Joy: Celebrate (just) enough, forget the rest

So yesterday, I discovered that Biblical joy is not necessarily caused by things that are going on in my life, but should definitely be the result of seeing the awesome things God is doing, regardless of whose life they’re happening in. I guess that, as a pastor, I can verify that notion because I feel a real surge of joy every time I see one of the people in my church trumpeting what God’s up to in their lives. I love to see and hear about all that He’s doing around our church! And for the record, if you’re a member or attender of DHWC, He’s doing a lot!

Today, as I continue my study of joy, I came across Leviticus 23:40. Nestled right in the middle of a book that is generally considered one of the most boring of the entire Bible, Leviticus is a record of all the rules and regulations, the Law, which God gave Moses to hand on to Israel. In fact, up until just a couple of years ago, I had never been able to read through Leviticus in a straight shot because I got tangled up and lost in all the minutiae. A couple of years ago, though, I realized that I was leaning heavily toward the New Testament in my personal devotions and preaching and that, as a result, I would always be missing a significant chunk what the Bible had to say, so I embarked on a deliberate exploration of the Old Testament. In the course of this investigation, I discovered that, in between all the rules and regulations, Leviticus, among other books, provides a fascinating look at ancient Jewish culture and tremendous insight into the heart and mind of God.

Leviticus 23:40 is no different. Appearing toward the end of a chapter dedicated to detailing the seven “holidays” of the Jewish calendar, this verse is speaking of the Feast of Tabernacles, during which the Jews would leave their homes and spend a week camping in “temporary shelters” (vss 42, 43 NIV) as a way to remind themselves of all that God had done for them while they wandered in the desert from the time they left Egypt until the time they reached and conquered Canaan.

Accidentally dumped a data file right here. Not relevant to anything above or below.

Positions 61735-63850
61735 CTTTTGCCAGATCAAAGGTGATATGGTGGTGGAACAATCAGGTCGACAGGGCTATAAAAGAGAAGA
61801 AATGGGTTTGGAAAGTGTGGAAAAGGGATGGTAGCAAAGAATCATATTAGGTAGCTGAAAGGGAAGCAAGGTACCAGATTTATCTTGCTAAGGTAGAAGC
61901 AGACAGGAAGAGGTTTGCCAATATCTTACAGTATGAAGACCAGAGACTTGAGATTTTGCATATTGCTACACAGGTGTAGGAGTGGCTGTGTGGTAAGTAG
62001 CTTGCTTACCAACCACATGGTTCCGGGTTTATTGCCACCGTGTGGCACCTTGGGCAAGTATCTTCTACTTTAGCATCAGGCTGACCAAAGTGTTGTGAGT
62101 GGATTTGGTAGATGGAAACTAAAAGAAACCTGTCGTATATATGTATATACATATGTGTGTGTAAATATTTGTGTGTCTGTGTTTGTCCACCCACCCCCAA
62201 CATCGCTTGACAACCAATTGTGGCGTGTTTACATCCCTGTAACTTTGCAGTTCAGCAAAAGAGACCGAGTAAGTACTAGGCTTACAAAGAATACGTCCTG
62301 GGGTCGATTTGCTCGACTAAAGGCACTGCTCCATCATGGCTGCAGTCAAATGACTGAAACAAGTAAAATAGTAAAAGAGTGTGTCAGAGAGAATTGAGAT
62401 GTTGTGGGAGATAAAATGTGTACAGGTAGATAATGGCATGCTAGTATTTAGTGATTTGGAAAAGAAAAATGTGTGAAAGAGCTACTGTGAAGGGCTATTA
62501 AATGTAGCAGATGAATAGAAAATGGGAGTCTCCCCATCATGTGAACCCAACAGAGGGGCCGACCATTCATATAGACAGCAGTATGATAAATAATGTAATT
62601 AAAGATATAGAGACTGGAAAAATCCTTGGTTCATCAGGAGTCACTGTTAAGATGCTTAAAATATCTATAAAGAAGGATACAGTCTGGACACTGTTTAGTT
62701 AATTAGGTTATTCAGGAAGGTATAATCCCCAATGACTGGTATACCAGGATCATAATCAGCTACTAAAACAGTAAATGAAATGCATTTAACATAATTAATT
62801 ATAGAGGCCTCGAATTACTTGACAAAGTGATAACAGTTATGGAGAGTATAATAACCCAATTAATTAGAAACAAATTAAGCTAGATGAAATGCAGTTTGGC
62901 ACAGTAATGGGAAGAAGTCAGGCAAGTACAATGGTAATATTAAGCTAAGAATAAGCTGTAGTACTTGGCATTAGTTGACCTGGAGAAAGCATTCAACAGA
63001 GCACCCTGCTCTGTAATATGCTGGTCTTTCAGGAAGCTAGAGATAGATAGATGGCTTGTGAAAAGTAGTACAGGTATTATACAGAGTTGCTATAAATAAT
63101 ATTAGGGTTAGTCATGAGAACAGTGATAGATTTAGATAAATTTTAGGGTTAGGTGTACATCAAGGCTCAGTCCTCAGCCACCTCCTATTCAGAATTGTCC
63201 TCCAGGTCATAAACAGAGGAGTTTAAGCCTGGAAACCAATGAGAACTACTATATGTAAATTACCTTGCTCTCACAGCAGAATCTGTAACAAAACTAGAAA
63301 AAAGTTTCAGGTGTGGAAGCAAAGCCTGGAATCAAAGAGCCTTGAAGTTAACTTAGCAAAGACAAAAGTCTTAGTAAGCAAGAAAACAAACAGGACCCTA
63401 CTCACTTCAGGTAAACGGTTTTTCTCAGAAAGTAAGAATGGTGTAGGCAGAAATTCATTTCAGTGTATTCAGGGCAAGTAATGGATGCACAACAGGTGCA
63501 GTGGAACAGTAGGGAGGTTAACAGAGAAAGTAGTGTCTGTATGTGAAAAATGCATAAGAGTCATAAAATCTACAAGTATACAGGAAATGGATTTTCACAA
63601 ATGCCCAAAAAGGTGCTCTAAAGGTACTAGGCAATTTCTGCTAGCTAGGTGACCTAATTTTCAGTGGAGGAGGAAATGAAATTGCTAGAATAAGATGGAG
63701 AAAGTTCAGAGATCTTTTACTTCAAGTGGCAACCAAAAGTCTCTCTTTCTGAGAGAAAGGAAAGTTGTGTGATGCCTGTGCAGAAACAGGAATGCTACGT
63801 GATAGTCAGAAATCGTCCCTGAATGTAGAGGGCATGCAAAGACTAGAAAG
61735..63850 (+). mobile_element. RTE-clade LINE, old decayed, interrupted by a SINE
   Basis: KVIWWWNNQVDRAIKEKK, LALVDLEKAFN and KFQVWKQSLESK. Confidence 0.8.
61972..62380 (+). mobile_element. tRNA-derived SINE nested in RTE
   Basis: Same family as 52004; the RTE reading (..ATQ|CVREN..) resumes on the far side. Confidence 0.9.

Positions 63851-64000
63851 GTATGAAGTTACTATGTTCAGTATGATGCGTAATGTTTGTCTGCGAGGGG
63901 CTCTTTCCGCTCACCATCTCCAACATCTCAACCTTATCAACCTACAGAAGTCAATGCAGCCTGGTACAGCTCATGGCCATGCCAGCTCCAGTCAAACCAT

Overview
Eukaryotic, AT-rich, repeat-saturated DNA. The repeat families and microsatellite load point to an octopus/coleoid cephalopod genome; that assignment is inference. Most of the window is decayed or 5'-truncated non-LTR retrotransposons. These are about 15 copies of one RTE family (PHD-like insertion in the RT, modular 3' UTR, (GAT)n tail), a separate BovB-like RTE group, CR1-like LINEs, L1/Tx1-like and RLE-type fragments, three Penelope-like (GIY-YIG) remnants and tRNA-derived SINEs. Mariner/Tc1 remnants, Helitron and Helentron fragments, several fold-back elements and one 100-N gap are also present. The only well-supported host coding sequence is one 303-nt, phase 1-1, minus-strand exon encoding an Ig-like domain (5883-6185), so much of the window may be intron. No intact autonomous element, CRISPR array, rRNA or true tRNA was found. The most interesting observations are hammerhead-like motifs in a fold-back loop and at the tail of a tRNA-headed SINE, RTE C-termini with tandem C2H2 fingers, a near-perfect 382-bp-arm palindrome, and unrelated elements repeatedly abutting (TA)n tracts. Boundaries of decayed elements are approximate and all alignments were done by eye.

Here, the Jews were told, “On the first day you are to take branches from luxuriant trees – from palms, willows and other leafy trees – and rejoice before the Lord your God for seven days” (NIV).

A couple of things jump out at me from this verse. The first is that they were to rejoice before God. The truth is, it’s easy to rejoice before other people. It’s not particularly difficult to throw a party that people will enjoy. Some good food, a little drink, some music, and you have an instant hit. But is there a difference between partying before people and partying before God? Clearly, there must be some obvious differences. For example, you can’t be engaged in sinful behavior when you rejoice before the Lord. But beyond that, I honestly don’t know. I guess I’ll add that to my list of questions to ask as I go on here.

A second thing which jumps out at me about this verse is that the rejoicing is to continue for seven days. Talk about a real shindig! I usually have enough partying after an hour or two. A party that lasts seven whole days would be nuts! So clearly, we’re not supposed to rejoice with a grunt and a nod. Godly rejoicing isn’t supposed to be a smile or even an evening of celebration. It’s supposed to be an all-out festival in which we celebrate what God has done and is doing!